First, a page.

How To Measure Tire Size
Tire measurements play a vital role in selecting the right tires for your vehicle. However, understanding tire measurements and how to interpret the numbers on the sidewall can be a daunting task for many.
This comprehensive guide will delve into the importance of measuring tires and provide step-by-step instructions on measuring tire diameter, width, aspect ratio, and tread depth. Armed with this knowledge, you can make informed decisions when purchasing tires and ensure optimal performance and safety for your vehicle.
Measuring Wheel Diameter
The wheel diameter is an essential measurement that determines the size of the tire’s wheel or rim. To measure the wheel diameter manually, follow these steps:
- Remove the wheel from your vehicle and place it on a flat, smooth surface like a table or the ground.
- Lay the wheel on its side, ensuring it is level and not tilted.
- Using a stiff tape measurer, measure the distance from the top to the bottom of the wheel, excluding the hub. Be sure to measure over the hub rather than to the side for an accurate calculation.
- Record the measurement as the wheel diameter.
It’s also important to check the hubcap diameter separately if you have one. Follow a similar process, measuring from the tip to the end of the hubcap, taking the measurement over, not around, the hubcap.
Tire Width & Aspect Ratio
Tire width and aspect ratio significantly affect the tire’s performance and fitment. To measure these specifications, follow these steps:
- Measure tire width: Place the tire vertically against a straight object if it doesn’t stand up on its own. Use a tape measurer to measure the width from one end of the tire to the other. This measurement will provide you with the tire’s width.
- Check the aspect ratio: The aspect ratio represents the height of the tire sidewall as a percentage of the tire’s width. On the tire sidewall, you’ll typically find the aspect ratio written after a backslash (“/”) symbol. For example, if the aspect ratio is 65%, it will be displayed as “/65.”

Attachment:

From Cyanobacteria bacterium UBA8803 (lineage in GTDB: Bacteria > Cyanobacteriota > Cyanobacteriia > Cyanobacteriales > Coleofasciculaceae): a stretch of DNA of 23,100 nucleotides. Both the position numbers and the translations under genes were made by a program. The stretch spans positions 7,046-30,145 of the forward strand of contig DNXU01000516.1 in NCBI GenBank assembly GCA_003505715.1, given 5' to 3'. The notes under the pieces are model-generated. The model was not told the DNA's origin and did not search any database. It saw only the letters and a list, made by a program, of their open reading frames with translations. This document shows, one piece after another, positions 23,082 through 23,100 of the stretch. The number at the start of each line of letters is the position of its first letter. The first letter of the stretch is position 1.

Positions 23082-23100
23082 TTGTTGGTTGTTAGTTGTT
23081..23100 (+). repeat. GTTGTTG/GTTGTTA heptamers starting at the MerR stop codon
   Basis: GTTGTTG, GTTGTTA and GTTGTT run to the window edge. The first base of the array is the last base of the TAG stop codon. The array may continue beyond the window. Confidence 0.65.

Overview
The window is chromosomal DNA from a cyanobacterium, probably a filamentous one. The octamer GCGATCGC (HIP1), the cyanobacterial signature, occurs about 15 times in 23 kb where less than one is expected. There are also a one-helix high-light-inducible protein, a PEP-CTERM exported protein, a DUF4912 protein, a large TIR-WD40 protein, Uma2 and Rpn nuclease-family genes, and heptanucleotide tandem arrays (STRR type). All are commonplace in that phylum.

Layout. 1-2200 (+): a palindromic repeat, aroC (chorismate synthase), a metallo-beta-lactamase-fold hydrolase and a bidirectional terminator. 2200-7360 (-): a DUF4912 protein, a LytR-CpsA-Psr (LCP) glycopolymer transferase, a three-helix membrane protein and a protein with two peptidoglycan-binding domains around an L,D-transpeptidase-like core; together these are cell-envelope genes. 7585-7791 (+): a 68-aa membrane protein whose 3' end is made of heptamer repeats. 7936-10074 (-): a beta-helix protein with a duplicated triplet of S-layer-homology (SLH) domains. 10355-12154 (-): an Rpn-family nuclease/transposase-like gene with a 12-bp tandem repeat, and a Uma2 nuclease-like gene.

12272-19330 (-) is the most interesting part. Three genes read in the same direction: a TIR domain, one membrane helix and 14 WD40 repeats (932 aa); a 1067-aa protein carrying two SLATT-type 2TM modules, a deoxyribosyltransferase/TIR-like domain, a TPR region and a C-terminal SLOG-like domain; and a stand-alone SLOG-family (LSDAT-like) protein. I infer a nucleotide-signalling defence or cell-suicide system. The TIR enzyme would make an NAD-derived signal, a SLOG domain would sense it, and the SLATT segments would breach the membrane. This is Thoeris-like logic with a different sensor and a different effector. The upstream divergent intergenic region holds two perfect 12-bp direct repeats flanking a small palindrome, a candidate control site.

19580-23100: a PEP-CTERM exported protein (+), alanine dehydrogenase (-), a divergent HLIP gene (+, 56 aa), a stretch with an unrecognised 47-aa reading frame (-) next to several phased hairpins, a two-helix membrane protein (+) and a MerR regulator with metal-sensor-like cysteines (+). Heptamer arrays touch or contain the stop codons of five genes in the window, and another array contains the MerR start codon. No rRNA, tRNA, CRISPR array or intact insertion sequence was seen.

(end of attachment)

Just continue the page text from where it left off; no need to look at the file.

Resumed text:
If the aspect ratio is not provided on the sidewall, you can manually calculate it by dividing the width by the tire’s diameter. Once you obtain a decimal value, convert it into a percentage to determine the aspect ratio. For instance, if the width is 4 inches and the diameter is 24 inches, the aspect ratio would be 60%.
Checking Tire Tread Measurements
Tire tread depth is a critical factor that affects traction, handling, and overall safety. Here are a few methods to measure tire tread depth:
- The penny test: Take a penny and insert it into a tire groove with Lincoln’s head facing down. Ensure that the penny is positioned in a way that Lincoln’s head enters the tread. If the tire grooves cover Lincoln’s hairline, the tread is considered safe and does not need replacement. However, if you can see Lincoln’s entire head or part of his hairline, the tread has worn too thin, indicating the need for new tires. Avoid purchasing used tires that show Lincoln’s hairline or entire head, as their tread is inadequate.
- The quarter test: Similar to the penny test, insert a quarter into the tire groove with George Washington’s head facing down. If the tire tread covers the top of Washington’s head, it is considered safe for driving. However, if the tread does not reach the top of Washington’s head, it’s time to replace your tires promptly.
- Indicator bars: Some tires have built-in indicator bars that become visible as the tread wears down. If you notice these bars partially or fully showing, it’s a clear indication that your tire tread has become insufficient and replacement is necessary.
Accurate measurement of tires is vital to ensure optimal performance, safety, and fitment. By understanding how to measure tire diameter, width, aspect ratio, and tread depth, you can confidently select the ideal tires for your vehicle.
Remember to measure the wheel diameter by laying the tire on its side, calculate tire width and aspect ratio, and perform regular tread depth checks using methods such as the penny or quarter tests.
By following these measurement techniques, you can make informed decisions when purchasing tires, enhancing your driving experience and road safety.